In lieu of an abstract, here is a brief excerpt of the content:

  • Framing Race in the Arizona BorderlandsThe Western Ways Apache Scouts and Sells Indian Rodeo Films
  • Jennifer L. Jenkins (bio)

[End Page 68]

In early spring 1940, Charles Herbert’s Tucson-based Western Ways Features Service filmed Last of the Indian Scouts, a valedictory short feature about the eight remaining Apache Scouts at the Buffalo Soldier army post at Fort Huachuca, Arizona. The Western Ways footage was shot on spec for Tucson Trails, which seems to have been an anthology series proposed to Universal.1 Part of the Western Ways archive housed at the Arizona Historical Society in Tucson, this 35mm nitrate footage offers an early, mid-century view of the multicultural and militarized US–Mexican borderlands nearly a decade before the desegregation of the US military and only fifteen years after Native Americans were granted citizenship. The film captures the Honor Guard ceremony, intercut with reenactments of General John “Black Jack” Pershing’s 1916 Punitive Expedition into Revolution-era Mexico in pursuit of [End Page 69] Pancho Villa. The footage, which survives without a sound track, is remarkable enough for its 1916/1940 then-and-now depiction of this multicultural borderlands post, but it also includes surprising moments of performed Indianness—a form of auto-ethnic mimicry, of knowing self-parody—that was a routine part of the Scouts’ military service at Fort Huachuca. As such, it reveals Native on-screen agency that differs from the filmed performances of Wild West shows, craft demonstrations, and powwows in its depiction of race as a mediated construct.2 Scouts’ performances of indigeneity occurred as part of their regular army service, as a cultural outreach activity of sorts. This film, with its admittedly sentimental title, appealed to contemporary mainstream nostalgia for the idea of the Vanishing (Native) American, a well-established motif in US popular culture dating back at least to James Fenimore Cooper. At the same time, it resists that trope with images of Apache soldiers performing their contemporary duties along the border in 1940.

Also in the Western Ways archives is a second film of an Honor Guard ceremony for Native veterans, this at the 1945 Papago Rodeo in Sells, Arizona. The two films serve as a kind of bookends, shot on either side of US involvement in World War II and depicting notably different aspects of Native representation in the pre- and postwar eras. These two films are separated by five years in time, 130 miles of Arizona terrain, and distinct cultural differences between their subjects. The Apache Scouts film is anchored in (at least) a century’s worth of inherited tropes of Indian performance, displayed with some irony to the camera; the Papago Rodeo film reveals a postwar world in which horseman-ship and military service are foregrounded and ethnicity is present but normative in the visual narrative.3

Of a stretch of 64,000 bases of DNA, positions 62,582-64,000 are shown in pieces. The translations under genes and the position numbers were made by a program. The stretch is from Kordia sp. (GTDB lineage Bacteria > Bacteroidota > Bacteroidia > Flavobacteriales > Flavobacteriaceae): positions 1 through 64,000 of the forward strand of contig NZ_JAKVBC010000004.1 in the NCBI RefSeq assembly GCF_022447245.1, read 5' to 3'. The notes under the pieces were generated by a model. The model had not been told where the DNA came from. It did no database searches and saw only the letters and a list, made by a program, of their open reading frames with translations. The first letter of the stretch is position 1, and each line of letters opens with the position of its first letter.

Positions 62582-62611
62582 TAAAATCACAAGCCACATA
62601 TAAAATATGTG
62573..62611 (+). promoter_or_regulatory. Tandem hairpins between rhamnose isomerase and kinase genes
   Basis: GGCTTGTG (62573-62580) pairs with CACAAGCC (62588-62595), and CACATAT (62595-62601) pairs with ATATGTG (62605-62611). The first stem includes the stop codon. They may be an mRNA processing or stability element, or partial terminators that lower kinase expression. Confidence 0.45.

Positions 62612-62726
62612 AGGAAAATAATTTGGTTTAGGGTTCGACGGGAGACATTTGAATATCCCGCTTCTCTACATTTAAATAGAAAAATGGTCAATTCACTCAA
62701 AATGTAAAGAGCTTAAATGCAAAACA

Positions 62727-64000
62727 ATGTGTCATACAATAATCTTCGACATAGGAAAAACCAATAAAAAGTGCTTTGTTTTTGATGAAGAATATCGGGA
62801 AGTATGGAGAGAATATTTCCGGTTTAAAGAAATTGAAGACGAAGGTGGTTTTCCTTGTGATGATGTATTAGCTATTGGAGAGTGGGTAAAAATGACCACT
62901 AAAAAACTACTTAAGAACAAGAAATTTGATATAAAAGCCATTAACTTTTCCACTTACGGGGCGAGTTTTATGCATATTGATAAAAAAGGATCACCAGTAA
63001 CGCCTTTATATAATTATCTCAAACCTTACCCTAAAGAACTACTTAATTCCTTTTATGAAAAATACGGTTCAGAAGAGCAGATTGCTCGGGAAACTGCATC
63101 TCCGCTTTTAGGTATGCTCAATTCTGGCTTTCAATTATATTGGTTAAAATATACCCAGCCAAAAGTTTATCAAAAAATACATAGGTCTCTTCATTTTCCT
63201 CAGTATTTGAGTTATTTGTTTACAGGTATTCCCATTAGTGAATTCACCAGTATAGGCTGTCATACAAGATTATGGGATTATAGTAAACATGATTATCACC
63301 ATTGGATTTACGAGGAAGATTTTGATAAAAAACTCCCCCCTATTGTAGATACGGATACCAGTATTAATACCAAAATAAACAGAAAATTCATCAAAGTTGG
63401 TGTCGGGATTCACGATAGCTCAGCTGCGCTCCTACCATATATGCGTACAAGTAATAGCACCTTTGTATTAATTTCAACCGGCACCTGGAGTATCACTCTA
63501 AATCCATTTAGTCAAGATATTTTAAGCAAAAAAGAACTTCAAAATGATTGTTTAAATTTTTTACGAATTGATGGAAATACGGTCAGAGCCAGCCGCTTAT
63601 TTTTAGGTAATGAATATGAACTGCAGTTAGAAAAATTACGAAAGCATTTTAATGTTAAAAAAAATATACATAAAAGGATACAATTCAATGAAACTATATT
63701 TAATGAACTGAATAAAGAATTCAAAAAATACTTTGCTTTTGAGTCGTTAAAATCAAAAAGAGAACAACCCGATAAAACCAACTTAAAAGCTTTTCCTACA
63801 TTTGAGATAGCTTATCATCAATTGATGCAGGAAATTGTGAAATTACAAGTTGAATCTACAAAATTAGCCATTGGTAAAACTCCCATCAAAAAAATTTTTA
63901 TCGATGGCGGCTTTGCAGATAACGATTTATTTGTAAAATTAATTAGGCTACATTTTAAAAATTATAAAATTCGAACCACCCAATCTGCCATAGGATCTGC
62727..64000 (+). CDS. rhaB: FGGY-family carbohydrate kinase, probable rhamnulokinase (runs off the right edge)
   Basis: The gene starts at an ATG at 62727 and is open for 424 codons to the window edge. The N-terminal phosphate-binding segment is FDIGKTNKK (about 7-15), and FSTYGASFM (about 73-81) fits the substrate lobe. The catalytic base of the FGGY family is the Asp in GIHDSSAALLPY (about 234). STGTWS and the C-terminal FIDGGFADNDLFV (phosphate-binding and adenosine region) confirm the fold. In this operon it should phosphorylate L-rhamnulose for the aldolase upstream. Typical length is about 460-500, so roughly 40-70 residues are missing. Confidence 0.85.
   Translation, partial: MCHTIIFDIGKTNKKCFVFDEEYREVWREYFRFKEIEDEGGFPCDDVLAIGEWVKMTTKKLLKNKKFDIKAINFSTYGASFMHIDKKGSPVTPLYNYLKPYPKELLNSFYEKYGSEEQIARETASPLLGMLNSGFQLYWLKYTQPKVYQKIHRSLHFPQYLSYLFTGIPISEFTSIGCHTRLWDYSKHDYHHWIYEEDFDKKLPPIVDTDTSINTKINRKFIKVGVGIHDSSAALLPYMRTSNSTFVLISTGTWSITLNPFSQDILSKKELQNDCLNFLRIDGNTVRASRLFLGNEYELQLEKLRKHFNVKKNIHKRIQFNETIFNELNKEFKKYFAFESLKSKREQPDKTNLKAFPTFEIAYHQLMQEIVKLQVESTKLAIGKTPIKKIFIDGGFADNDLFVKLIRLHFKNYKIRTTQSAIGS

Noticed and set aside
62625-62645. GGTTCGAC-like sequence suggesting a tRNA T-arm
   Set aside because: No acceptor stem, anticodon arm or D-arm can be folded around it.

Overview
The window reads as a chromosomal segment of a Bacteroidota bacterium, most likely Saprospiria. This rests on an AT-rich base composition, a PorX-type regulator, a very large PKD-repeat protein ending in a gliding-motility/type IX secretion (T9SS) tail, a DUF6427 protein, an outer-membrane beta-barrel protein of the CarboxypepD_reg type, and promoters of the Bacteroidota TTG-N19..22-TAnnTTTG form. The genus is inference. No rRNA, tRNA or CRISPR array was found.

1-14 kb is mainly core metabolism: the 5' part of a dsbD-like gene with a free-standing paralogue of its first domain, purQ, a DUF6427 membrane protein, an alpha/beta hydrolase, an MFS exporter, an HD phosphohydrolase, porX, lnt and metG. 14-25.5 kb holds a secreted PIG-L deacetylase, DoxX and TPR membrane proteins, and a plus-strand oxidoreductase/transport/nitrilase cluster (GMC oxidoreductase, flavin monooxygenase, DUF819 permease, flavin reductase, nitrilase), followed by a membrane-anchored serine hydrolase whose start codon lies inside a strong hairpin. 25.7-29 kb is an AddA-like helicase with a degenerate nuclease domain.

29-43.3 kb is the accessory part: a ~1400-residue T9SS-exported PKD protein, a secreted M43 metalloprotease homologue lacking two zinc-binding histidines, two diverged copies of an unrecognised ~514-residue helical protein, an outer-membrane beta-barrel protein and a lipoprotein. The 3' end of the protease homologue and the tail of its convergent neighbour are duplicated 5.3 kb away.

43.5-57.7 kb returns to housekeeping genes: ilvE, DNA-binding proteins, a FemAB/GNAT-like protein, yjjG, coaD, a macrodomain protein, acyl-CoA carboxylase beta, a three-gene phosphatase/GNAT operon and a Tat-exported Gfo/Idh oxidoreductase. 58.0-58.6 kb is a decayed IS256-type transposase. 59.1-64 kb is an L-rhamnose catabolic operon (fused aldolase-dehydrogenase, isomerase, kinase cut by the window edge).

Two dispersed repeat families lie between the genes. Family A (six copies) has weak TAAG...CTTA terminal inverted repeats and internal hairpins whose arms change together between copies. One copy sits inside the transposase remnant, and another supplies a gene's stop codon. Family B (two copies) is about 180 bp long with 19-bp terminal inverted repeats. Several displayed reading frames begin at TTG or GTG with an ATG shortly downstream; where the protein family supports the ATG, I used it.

The Tucson-based Western Ways Film Service operated from 1936 to 1976, filming a variety of local interest and actuality short films about southern Arizona and northern Mexico and venturing into television production in the early days of the medium. Drawing on a ten-year silent newsreel career with Fox Movietone, owner–operator Charles Herbert brought a newshound’s sensibility and acute skill at in-camera editing to all of his southwestern short subjects. His oeuvre ranged from documenting the transplanting of a twenty-foot saguaro cactus to travel pieces on friendly and accessible Mexico and an ill-fated venture into television serial western production. Based in a downtown adobe building, Charles and Lucile Herbert ran Western Ways as a full-service photo shop, with a photo story and print library, a portrait studio, an aerial photo service, and the moviemaking unit. They hired young men and women as still photographers and writers, [End Page 70] giving a start to Charles H. Abbott and Ray Manley, both later of Arizona Highways. The Western Ways 16mm and 35mm moving image output numbers in the hundreds, most of which have been unseen since well before Charles Herbert’s death in 1976. As such, the body of work forms a time capsule of the packaging and promotion of the Arizona borderlands at the dawn of the Sun Belt boom. Western...


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